Definition of Dry walling

1. Noun. The activity of building stone walls without mortar.

Generic synonyms: Building, Construction



Dry Walling Pictures

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Lexicographical Neighbors of Dry Walling

dry seasons
dry socket
dry spells
dry steering
dry sump
dry synovitis
dry tetter
dry ton
dry unit
dry up
dry vermouth
dry vomiting
dry wall
dry walling (current term)
dry wash
dry weight
dryable
dryad
dryades
dryadic
dryads
dryandra
dryandras
dryas
dryasdust
dryasdusts
drybag
drybags

Literary usage of Dry walling

Below you will find example usage of this term as found in modern and/or classical literature:

1. Wood and Garden: Notes and Thoughts, Practical and Critical, of a Working by Gertrude Jekyll (1904)
"... Peas—Autumn-sown annuals—Dahlias—Worthless kinds—Staking—Planting the rock-garden—Growing small (limits in a wall—The old wall—Dry-walling—How built— ..."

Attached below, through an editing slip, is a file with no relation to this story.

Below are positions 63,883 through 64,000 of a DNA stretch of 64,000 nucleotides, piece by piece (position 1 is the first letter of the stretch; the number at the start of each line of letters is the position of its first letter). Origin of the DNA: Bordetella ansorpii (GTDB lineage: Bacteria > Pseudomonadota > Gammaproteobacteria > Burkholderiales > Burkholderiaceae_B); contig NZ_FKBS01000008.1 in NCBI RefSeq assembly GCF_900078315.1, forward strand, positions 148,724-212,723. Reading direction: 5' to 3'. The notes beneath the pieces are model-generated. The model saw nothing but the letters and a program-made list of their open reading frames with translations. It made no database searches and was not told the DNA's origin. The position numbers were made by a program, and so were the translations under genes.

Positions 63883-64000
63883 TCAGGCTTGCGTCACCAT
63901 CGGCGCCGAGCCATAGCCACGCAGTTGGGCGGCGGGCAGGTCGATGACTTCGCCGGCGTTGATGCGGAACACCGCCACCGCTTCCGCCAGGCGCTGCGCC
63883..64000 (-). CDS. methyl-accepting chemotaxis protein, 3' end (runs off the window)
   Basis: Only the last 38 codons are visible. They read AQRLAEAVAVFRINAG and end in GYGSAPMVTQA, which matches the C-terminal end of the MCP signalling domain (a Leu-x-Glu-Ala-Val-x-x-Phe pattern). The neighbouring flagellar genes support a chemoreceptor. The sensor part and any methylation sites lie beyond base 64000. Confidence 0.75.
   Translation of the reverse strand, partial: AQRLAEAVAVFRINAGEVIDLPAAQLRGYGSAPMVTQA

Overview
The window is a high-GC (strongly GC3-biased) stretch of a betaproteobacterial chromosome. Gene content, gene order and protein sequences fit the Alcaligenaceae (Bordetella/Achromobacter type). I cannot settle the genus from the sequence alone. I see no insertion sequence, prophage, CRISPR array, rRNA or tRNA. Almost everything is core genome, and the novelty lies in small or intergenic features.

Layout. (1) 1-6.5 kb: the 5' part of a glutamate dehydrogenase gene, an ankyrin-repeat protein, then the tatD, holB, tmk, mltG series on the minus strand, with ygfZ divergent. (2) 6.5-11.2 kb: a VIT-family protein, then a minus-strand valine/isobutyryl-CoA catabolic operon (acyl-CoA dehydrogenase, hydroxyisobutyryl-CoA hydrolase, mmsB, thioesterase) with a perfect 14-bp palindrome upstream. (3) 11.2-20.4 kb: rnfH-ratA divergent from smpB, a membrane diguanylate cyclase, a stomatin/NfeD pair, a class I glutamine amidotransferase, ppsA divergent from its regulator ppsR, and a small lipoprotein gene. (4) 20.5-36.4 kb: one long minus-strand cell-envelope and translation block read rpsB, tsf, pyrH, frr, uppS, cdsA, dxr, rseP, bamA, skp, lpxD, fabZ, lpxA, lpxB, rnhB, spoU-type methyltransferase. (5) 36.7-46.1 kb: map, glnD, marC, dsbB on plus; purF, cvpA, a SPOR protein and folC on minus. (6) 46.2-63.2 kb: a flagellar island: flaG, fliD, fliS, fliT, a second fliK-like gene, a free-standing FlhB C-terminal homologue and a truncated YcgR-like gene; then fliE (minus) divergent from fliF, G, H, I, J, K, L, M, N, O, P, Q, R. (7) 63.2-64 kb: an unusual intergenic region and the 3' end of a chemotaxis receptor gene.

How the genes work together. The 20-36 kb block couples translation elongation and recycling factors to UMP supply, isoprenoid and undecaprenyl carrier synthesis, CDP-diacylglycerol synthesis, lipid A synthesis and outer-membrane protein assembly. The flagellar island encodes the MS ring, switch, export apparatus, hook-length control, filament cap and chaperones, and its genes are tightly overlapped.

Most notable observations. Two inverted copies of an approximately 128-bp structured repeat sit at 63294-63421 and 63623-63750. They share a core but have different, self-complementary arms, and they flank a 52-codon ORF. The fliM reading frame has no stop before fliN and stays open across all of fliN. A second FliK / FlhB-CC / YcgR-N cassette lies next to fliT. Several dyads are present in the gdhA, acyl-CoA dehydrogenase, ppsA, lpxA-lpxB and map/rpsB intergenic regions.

2. The Anthropological Review by Anthropological Society of London (1865)
"Graves were found in the small end on its eastern side, formed of Tough dry walling, and quarried stones for the sides and ends, and covered or roofed over ..."

3. The Archaeological Journal by British Archaeological Association (1880)
"On Penmaen-Maur are traces of dry walling, and on Moel-gaer near Ruthyn, and within the camp of Moel Arthur, near Denbigh, Mr. Ffoulkes describes dry ..."

4. The Antiquarian (1871)
"In either case the outer circle was placed last. In some instances, cnp-stones are observed to be resting on a stone at one end and on a dry walling at the ..."

5. Mining Without Timber by Robert Bruce Brinsmade (1911)
"The Champion mine's " dry-walling" will be described as typical of the present South Range system. The main levels are driven 100 ft. apart on the 70 deg. ..."

6. The Standard Cyclopedia of Horticulture: A Discussion for the Amateur, and by Liberty Hyde Bailey (1916)
"... plants that are not particularly associated with mountains or rocks and which are easy to grow in ordinary gardens without the expense of dry-walling. ..."

7. Ancient Britain and the Invasions of Julius Caesar by Thomas Rice Holmes (1907)
"Galleries and chambers are alike built of stones set on edge, which (the interstices being filled in with dry walling) support flags laid horizontally ..."

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